[duxhelp] Re: Finding and replacing styles

  • From: "Michael Surato" <suratomi@xxxxxxxxxxxx>
  • To: <duxhelp@xxxxxxxxxxxxx>
  • Date: Wed, 29 Mar 2006 08:53:33 -0500

Yes removal of linear styles, leaving the nestable styles would be
ideal. Presenting a list of styles to remove would be nice to have, but
not essential for our purposes.

I have attempted your method of removing these styles on the document I
have included, but was unable to remove the paragraph style. When I
viewed the codes, I found that the "join styles" command did not appear
to do anything with this document.

+-------------------------------------------+
|            Michael Surato                 |
|      Resource Center for Persons          |
|           with Disabilities               |
|      Michigan State University            |
|            120 Bessey Hall                |
|        East Lansing, MI 48824             |
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> -----Original Message-----
> From: duxhelp-bounce@xxxxxxxxxxxxx 
> [mailto:duxhelp-bounce@xxxxxxxxxxxxx] On Behalf Of Peter Sullivan
> Sent: Tuesday, March 28, 2006 9:46 PM
> To: duxhelp@xxxxxxxxxxxxx
> Subject: [duxhelp] Re: Finding and replacing styles
> 
> Michael,
> 
> There is no such option.
> 
> However, you can, perhaps, effect something of the same thing 
> if you only mean to remove linear stlyes -- what most people 
> call paragraph styles.
> 
> Try this:
> - Choose Edit, Select All to highlight the whole document.
> - Choose Layout, Join Styles to put all the text into one set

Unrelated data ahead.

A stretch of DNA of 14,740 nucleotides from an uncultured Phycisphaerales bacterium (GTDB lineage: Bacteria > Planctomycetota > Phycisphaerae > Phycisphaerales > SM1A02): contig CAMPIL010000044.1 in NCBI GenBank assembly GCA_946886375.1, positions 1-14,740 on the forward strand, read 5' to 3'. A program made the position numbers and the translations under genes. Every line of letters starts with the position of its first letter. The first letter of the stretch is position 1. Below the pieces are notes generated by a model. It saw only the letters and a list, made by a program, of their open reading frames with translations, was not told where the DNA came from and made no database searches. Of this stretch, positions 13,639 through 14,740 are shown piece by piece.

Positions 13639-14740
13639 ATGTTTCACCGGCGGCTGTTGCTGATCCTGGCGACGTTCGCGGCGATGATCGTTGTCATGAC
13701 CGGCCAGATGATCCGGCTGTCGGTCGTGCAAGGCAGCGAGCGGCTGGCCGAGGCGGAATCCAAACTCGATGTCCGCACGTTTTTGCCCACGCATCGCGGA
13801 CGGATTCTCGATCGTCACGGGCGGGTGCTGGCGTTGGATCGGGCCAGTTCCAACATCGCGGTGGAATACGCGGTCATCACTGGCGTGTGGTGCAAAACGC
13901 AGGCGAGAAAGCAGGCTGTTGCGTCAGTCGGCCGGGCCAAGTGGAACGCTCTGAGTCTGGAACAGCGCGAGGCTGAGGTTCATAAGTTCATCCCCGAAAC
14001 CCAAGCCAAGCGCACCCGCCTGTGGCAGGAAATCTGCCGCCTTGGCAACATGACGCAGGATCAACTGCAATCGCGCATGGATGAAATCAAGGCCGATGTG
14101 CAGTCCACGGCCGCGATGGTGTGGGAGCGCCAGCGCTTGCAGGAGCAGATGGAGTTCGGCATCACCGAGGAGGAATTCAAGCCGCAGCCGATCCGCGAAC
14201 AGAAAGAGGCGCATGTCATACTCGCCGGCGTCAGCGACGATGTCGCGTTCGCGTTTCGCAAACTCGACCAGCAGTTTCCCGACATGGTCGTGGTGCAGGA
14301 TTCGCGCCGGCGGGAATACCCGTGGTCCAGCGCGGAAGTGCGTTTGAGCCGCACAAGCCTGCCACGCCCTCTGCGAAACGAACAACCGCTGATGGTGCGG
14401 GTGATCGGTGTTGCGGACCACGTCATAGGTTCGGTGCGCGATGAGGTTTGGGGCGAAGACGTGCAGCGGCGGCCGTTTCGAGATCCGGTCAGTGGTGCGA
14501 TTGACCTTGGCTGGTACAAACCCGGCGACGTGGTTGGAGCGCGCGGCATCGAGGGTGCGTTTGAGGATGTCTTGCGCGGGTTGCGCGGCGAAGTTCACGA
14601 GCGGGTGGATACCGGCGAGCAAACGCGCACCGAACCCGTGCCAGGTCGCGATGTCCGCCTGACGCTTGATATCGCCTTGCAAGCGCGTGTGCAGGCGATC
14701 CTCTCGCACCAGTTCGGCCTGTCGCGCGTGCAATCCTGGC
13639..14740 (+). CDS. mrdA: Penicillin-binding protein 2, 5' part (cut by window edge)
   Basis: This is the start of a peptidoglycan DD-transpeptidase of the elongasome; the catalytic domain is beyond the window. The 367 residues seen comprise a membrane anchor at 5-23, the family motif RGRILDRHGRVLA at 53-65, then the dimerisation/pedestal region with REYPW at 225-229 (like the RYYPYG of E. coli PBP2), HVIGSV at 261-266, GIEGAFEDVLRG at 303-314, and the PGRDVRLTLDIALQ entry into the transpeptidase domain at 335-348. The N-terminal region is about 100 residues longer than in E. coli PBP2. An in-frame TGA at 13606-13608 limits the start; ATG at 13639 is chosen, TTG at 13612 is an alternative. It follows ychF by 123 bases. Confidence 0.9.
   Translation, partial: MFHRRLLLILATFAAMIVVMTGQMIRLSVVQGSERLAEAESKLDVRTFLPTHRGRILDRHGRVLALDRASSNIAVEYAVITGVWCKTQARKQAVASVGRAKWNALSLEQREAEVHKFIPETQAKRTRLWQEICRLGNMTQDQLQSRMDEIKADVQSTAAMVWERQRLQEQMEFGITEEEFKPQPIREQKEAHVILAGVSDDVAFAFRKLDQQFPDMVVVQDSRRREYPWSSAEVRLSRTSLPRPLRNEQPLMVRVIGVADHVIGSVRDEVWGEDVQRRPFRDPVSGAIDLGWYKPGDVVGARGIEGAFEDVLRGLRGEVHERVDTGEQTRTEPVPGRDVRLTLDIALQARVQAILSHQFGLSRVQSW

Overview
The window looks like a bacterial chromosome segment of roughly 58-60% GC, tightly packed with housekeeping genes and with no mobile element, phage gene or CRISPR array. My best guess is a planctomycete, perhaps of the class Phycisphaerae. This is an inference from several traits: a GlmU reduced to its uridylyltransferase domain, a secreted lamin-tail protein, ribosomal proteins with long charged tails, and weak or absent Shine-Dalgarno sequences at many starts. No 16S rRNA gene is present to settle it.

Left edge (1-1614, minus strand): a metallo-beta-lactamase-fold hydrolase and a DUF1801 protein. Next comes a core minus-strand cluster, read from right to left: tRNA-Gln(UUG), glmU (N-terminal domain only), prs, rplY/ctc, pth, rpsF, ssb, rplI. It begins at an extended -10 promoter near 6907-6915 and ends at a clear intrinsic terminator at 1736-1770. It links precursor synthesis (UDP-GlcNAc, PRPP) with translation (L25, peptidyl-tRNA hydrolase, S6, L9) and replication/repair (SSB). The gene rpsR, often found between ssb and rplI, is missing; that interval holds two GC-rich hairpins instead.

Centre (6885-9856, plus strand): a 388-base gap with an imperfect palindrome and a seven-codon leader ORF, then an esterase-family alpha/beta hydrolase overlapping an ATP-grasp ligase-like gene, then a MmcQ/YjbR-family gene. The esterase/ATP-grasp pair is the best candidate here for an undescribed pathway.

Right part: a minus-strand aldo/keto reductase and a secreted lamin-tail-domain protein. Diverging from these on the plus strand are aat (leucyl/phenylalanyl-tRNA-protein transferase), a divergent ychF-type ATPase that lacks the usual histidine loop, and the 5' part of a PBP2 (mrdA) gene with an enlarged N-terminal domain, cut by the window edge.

> of style tags.
> - Choose Edit, View Codes (if necessary) to put the document 
> in coded view.
> - Push Control-Home to move to the beginning of the document.
> - Now use the Arrow keys and backspace or delete to remove 
> the document's only start style tag for a linear style.  The 
> corresponding end style key should be removed automatically.
> 
> Nestable styles -- what most people call character styles -- 
> will remain even after this procedure.
> 
> It takes a bit more skill that what you suggest, so we'll 
> keep your request in mind.  And I'm not sure that it does all 
> you want either.  Will you also want to clear nestable 
> styles?  If you had your ideal feature implemented, would it 
> allow you to strip only linear or only nestable or both kinds 
> of styles?  Would it present a list of styles referenced in 
> the document for you to select those you want cleared?
> 
> - Peter 
> 
> -----Original Message-----
> From: duxhelp-bounce@xxxxxxxxxxxxx 
> [mailto:duxhelp-bounce@xxxxxxxxxxxxx] On Behalf Of Michael Surato
> Sent: Tuesday, March 28, 2006 4:29 PM
> To: duxhelp@xxxxxxxxxxxxx
> Subject: [duxhelp] Re: Finding and replacing styles
> 
> Along these same lines, is there an option to remove all 
> styles from the document? This would be similar to Word's 
> "clear formatting"
> instruction. Alternatively, (perhaps a better option) would 
> be to have the "Word Importer..." dialog under global 
> settings to have the option to ignore Word styles. We are 
> often looking to not use any styles but have Word files as a 
> source and this would be a good option for us.
> 
> +-------------------------------------------+
> |            Michael Surato                 |
> |      Resource Center for Persons          |
> |           with Disabilities               |
> |      Michigan State University            |
> |            120 Bessey Hall                |
> |        East Lansing, MI 48824             |
> | Voice: (517) 353-9643 Fax: (517) 432-3191 |
> +-------------------------------------------+ 
>    
> 
> > -----Original Message-----
> > From: duxhelp-bounce@xxxxxxxxxxxxx
> > [mailto:duxhelp-bounce@xxxxxxxxxxxxx] On Behalf Of Joanmarie Diggs
> > Sent: Saturday, March 25, 2006 2:08 PM
> > To: duxhelp@xxxxxxxxxxxxx
> > Subject: [duxhelp] Re: Finding and replacing styles
> > 
> > Hmmmm.... Now I'm pondering. :)
> > 
> > The case you mention is not quite what I had in mind.  If a 
> user knows 
> > how to enter the style to find as a style tag, what is the 
> likelihood 
> > that he/she will then turn around enter the replacement 
> style as plain 
> > text?
> > Granted, I've seen stranger user behavior, but my gut is telling me 
> > that this scenario isn't going to happen all that often.  So **for